The collective history of nineteenth-century Oceania – as the fiction of Melville, Ballantyne, Stevenson, Jack London, and also Georges Baudoux of New Caledonia, bears witness – is a history of diaspora. Vast numbers of people of many different backgrounds and ethnicities were on the move in this ‘sea of islands’: indigenous islanders and white immigrants, whalers, traders, beachcombers, naturalists, convicts, deserters, castaways and missionaries. Some are now labelled pioneers, others migrants. Some set sail by choice, others by force.
Although the nineteenth century is known now as the great era of abolition and emancipation, this is only partially true. In fact the slave trade changed its name, its organisation, its victims and its locations. After the American Civil War, cotton and sugar production shifted to the Pacific. The people of the small scattered islands of the ‘South Seas’ were peculiarly vulnerable to exploitation. First the blackbirders came – initially selling their captives in Peru, cheap labour for the white colonists’ mines and plantations. Then the indentured labour recruiters arrived, tricking or forcing workers to sign contracts they didn’t understand, plundering Polynesia, Melanesia and Micronesia for the benefit of the newly growing colonies of Australia and New Zealand. The Pacific Labour Trade tore families and communities violently apart. Far too many people have never been able to recover their ancestors’ stories.
I had spent the past five years writing books for young adults, embracing the emerging movement in children’s writing for much wider diversity of representation in fiction. Increasing the diversity of writers and employees in children’s publishing is clearly a vital step towards this, but, meanwhile, it’s been widely agreed that the first priority is to make sure that young readers can meet and empathise with a huge range of well-drawn protagonists in the books they read – characters of every colour, creed, class, sexuality, appearance and ability – irrespective of any individual writer’s background. In my young adult historical novels I had developed a habit of interweaving close-third person narratives, offering multiple perspectives.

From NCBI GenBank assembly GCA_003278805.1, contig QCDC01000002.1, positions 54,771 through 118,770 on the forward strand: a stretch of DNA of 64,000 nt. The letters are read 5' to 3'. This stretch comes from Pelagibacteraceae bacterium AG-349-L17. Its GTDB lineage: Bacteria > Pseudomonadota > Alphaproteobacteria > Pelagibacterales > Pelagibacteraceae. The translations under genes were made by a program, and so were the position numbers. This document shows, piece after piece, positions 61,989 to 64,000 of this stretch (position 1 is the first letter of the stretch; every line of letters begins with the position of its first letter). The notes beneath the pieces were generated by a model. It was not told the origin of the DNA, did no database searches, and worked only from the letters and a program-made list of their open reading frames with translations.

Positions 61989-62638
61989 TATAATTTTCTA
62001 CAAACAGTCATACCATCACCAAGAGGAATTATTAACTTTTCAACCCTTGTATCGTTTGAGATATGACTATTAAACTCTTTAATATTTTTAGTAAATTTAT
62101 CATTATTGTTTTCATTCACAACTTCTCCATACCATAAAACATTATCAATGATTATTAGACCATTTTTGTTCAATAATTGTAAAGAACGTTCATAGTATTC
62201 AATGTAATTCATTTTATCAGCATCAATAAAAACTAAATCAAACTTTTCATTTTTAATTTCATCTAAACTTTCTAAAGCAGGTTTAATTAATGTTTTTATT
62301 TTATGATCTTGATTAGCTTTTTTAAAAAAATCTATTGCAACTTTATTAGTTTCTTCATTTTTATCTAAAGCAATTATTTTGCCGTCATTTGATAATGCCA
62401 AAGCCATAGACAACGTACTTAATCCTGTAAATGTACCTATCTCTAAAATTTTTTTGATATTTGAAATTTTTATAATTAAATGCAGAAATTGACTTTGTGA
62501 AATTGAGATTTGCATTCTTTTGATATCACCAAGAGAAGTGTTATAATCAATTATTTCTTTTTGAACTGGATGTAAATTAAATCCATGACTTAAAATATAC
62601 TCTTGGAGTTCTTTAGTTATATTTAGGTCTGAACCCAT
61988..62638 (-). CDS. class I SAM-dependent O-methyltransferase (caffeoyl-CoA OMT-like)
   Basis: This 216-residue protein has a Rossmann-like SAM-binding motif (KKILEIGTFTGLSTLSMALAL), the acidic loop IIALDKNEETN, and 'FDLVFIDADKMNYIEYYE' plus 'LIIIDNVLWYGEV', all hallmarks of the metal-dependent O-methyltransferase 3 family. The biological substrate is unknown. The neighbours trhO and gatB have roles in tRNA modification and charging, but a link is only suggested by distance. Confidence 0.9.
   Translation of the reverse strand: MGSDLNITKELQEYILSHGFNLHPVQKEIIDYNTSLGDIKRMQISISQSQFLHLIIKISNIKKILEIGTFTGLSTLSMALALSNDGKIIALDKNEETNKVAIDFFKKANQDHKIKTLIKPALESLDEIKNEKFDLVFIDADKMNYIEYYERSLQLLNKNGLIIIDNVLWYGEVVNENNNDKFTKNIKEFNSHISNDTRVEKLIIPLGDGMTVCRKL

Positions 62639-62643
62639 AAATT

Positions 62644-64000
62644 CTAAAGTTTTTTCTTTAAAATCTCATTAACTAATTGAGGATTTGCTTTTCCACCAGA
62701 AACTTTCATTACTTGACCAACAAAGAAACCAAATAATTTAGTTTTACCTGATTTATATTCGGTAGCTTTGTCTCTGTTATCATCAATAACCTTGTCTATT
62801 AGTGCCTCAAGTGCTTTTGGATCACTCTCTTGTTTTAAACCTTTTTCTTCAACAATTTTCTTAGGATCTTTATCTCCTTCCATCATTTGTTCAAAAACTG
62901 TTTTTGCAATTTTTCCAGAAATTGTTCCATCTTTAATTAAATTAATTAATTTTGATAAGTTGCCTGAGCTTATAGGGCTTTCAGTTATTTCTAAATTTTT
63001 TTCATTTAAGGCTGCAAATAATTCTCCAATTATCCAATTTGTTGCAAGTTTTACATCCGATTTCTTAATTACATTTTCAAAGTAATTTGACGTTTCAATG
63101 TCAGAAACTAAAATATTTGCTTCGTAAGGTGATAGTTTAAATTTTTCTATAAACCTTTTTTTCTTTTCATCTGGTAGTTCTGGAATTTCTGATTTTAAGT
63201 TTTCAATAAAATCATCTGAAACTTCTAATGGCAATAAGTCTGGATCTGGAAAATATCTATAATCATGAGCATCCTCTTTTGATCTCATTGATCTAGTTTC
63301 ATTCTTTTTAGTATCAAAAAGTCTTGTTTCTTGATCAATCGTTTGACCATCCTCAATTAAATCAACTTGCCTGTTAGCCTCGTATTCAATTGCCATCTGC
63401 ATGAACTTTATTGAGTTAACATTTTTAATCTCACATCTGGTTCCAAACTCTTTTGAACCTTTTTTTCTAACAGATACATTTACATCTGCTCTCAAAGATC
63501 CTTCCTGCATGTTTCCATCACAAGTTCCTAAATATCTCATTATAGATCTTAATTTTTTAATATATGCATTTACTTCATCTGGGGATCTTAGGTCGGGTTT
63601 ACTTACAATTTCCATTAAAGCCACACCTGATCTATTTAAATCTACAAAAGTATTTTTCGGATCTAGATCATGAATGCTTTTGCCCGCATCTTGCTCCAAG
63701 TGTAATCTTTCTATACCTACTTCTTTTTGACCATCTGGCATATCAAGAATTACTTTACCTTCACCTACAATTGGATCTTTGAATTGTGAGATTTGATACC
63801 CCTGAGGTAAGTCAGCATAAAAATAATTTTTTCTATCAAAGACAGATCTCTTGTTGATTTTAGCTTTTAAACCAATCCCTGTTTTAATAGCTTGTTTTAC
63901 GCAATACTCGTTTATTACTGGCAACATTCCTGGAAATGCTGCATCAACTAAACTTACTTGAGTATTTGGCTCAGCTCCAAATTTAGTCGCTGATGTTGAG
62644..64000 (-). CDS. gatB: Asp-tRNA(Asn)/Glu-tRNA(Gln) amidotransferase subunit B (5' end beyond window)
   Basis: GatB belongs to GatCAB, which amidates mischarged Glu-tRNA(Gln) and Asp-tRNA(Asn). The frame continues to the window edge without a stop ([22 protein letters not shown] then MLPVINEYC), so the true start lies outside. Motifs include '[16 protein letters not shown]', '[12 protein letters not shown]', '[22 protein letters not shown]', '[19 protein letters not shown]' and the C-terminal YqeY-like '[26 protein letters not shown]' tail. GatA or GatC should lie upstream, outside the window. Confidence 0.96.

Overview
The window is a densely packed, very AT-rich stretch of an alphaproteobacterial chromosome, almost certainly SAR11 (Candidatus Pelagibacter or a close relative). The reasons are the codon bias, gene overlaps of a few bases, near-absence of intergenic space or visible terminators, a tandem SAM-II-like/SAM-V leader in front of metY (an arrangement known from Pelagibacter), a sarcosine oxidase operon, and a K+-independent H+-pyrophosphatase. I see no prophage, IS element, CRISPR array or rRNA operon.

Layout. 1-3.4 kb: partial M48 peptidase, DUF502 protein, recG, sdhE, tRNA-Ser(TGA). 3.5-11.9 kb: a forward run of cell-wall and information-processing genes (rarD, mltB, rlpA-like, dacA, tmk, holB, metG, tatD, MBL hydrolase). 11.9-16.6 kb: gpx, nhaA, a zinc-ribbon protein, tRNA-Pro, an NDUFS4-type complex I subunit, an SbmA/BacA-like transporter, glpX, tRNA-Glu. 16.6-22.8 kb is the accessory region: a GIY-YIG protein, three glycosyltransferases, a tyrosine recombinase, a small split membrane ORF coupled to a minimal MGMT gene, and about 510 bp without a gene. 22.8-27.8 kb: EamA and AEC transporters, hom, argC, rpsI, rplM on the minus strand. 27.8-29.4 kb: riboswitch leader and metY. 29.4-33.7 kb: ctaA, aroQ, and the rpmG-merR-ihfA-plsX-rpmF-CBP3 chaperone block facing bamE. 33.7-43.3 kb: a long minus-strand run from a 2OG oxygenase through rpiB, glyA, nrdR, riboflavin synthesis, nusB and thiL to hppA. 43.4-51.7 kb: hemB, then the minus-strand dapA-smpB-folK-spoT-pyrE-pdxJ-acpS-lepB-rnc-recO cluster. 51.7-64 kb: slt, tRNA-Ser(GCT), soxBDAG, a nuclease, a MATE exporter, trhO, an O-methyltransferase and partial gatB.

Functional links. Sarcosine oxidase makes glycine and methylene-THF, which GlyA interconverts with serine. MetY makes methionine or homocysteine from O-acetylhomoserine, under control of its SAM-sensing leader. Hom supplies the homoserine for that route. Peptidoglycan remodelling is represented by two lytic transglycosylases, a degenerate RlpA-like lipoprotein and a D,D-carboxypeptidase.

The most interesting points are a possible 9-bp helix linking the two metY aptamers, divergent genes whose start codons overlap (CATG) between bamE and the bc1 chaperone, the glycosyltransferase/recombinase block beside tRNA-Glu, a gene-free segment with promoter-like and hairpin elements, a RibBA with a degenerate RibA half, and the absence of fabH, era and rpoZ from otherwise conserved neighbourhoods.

J M Barrie identified Ballantyne’s The Coral Island as a manual for boyhood. For James Joyce, Robinson Crusoe was the ‘true prototype of the British colonist’. I was writing against a long history of island fiction. Both political and aesthetic reasons made me want to construct my twenty-first century ‘Robinsonade’ from two other points of view – Kalala, one of the Niueans, and Mr Peacock’s daughter, Lizzie. Both, in a sense, are simultaneously outsider and insider voices, depending on where you’re standing. It seemed important to open Mr Peacock’s Possessions in the first-person voice of Kalala, who arrives at my reimagined Monday Island with his brother Solomona, a ‘native teacher’ trained by the resident missionary on their own island.
I drew on every resource I could find to imagine a voice for Kalala, hoping it would be convincing if not ‘authentic’. With increasing anxiety I read and discussed with fellow writers both historical debates on academic imperialism in Pacific studies and contemporary arguments over cultural appropriation. Heading all the while, inexorably, for the section of my novel which I knew would be most difficult: that moment of collision between fiction and history. I wanted it to be empathetic, not exploitative. In the end, I decided to step out of the main narrative, at least partially.